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The Canterbury Roll – A Digital Edition

20 November 2023

Edited by Chris Jones, Christopher Thomson, Maree Shirota, Elisabeth Rolston, Thandi Parker and Jennifer Middendorf


December 2017
Open Access
Original document: 4890 x 334mm, full colour
ISBN: 978-1-98-850307-3

Open Access Digital Facsimile of Christchurch, University of Canterbury, MS 1
With Latin transcription, English translation, notes, and introductory material.

The Canterbury Roll is a 15th-century English genealogical text. It was created in the late 1420s/early 1430s and subsequently modified on a number of occasions before final revisions were made to it, most probably during the reign of Richard III (1483—1485). The genealogy is accompanied by an extensive commentary in Latin. The five-metre long manuscript roll, the work of at least four scribes, was purchased by the University of Canterbury in 1918 from the Maude family of Christchurch.

Canterbury Roll Website Image CUP

This open access Digital Edition presents a new transcription and English translation of the Roll, both of which are mapped to a high quality digital facsimile. The edition is accompanied by academic apparatus, a detailed introduction, and full documentation. It is embedded within a website that provides further contextual information on the Roll and its history.

The edition is a product of the Canterbury Roll Project, a multi-stage initiative led by the UC History Department in partnership with the UC Arts Digital Lab, the UC internship programme, the Collaborative Research Centre 933 of Heidelberg University (Germany), and Nottingham Trent University (UK).

The Digital Edition includes:

  • A new, high definition facsimile of the complete Canterbury Roll manuscript.
  • The first new English translation and Latin transcription of the Roll produced in a century.
  • A downloadable edition of Arnold Wall’s 1919 edition of the Roll as well as a “Getting Started” handbook and detailed User Guide.
  • Accompanying essays that explore the origins of the Roll, its use as medieval propaganda, and its place in New Zealand history.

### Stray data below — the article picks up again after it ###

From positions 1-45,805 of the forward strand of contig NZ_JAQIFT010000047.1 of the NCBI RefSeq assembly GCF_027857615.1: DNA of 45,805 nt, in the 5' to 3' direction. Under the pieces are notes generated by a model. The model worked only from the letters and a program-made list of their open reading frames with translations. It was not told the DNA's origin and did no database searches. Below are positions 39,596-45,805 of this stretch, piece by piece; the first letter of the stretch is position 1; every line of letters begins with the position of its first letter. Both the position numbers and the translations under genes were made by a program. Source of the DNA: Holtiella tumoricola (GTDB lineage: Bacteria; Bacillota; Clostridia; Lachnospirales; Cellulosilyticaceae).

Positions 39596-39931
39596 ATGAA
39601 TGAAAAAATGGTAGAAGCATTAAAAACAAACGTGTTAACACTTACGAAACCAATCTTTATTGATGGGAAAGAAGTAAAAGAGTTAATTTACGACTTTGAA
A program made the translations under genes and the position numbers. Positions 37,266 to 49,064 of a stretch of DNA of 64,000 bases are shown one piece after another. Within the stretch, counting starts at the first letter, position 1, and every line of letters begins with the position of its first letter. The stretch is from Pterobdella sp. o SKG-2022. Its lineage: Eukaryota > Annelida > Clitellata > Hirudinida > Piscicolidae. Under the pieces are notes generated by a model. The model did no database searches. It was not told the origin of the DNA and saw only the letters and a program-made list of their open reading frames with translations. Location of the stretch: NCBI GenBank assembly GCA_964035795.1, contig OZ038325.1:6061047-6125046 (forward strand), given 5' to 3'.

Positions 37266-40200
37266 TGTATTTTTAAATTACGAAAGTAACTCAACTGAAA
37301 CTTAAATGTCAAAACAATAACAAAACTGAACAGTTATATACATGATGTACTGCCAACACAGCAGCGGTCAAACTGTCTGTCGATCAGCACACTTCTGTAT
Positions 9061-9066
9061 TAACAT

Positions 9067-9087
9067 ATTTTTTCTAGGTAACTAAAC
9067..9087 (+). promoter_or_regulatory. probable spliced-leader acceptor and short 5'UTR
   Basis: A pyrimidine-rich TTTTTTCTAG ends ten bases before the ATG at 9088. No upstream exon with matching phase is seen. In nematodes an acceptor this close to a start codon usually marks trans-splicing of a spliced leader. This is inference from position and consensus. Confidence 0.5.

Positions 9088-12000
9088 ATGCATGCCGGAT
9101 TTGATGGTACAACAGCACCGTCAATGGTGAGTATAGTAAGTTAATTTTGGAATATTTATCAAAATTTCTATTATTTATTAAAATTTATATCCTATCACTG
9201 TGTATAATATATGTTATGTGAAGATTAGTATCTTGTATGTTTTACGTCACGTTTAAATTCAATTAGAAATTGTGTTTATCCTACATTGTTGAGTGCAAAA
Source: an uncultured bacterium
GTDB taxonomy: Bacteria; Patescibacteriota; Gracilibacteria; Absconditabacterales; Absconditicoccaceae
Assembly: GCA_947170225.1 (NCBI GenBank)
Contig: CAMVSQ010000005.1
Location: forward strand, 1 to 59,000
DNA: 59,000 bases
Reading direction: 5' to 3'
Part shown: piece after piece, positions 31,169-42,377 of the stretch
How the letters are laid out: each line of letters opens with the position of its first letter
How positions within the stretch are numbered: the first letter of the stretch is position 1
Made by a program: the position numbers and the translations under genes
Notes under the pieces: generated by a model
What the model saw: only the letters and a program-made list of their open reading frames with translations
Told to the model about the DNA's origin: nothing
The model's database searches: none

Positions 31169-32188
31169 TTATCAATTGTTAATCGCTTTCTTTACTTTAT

Chris Jones (General Editor) is a Senior Lecturer in History at the University of Canterbury. He is especially interested in the thought of medieval chroniclers, and in the way in which ideas were transmitted and received in the Middle Ages. His publications include Eclipse of Empire? Perceptions of the Western Empire and its rulers in Late-Medieval France (Brepols, 2007) and the edited collection John of Paris: Beyond Royal and Papal Power (Brepols, 2015). Chris co-edited Treasures of the University of Canterbury Library (2011) for Canterbury University Press and, with Stephen Winter, the collection Magna Carta and New Zealand: History, Law and Politics in Aotearoa (Palgrave Macmillan, 2017). He has served as President of the Australian & New Zealand Association for Medieval & Early Modern Studies since 2015.

Christopher Thomson (Digital Humanities Consultant) has research interests that lie at the intersection of literary studies and digital humanities. His focus is particularly on the way digital media technologies shape and are shaped by cultural practices. Currently he is working on a database and website project entitled Kōmako: a bibliography of writing by Māori in English (with Dr Bridget Underhill), and on an analysis of digital media responses to the Canterbury earthquakes. Chris has other research interests in adaptations of literature in digital media, posthumanism in literature, and on the application of text mining as a research method in the humanities.

Maree Shirota (Lead Transcriber) is a doctoral candidate in History at Heidelberg University, Germany and the Collaborative Research Centre 933. Previously she studied at the University of Canterbury and the University of Adelaide, Australia. Her research focuses on 15th-century genealogical manuscripts from Western Europe. She published on the Canterbury Roll’s presentation of deposition in the journal Parergon in 2015.

Elisabeth Rolston (Lead Translator) is an MA candidate in History at the University of Canterbury with a background in classical languages. Her research focuses on the representation of emperors in later medieval Latin chronicles. Her first article will appear in the journal Parergon in 2018.

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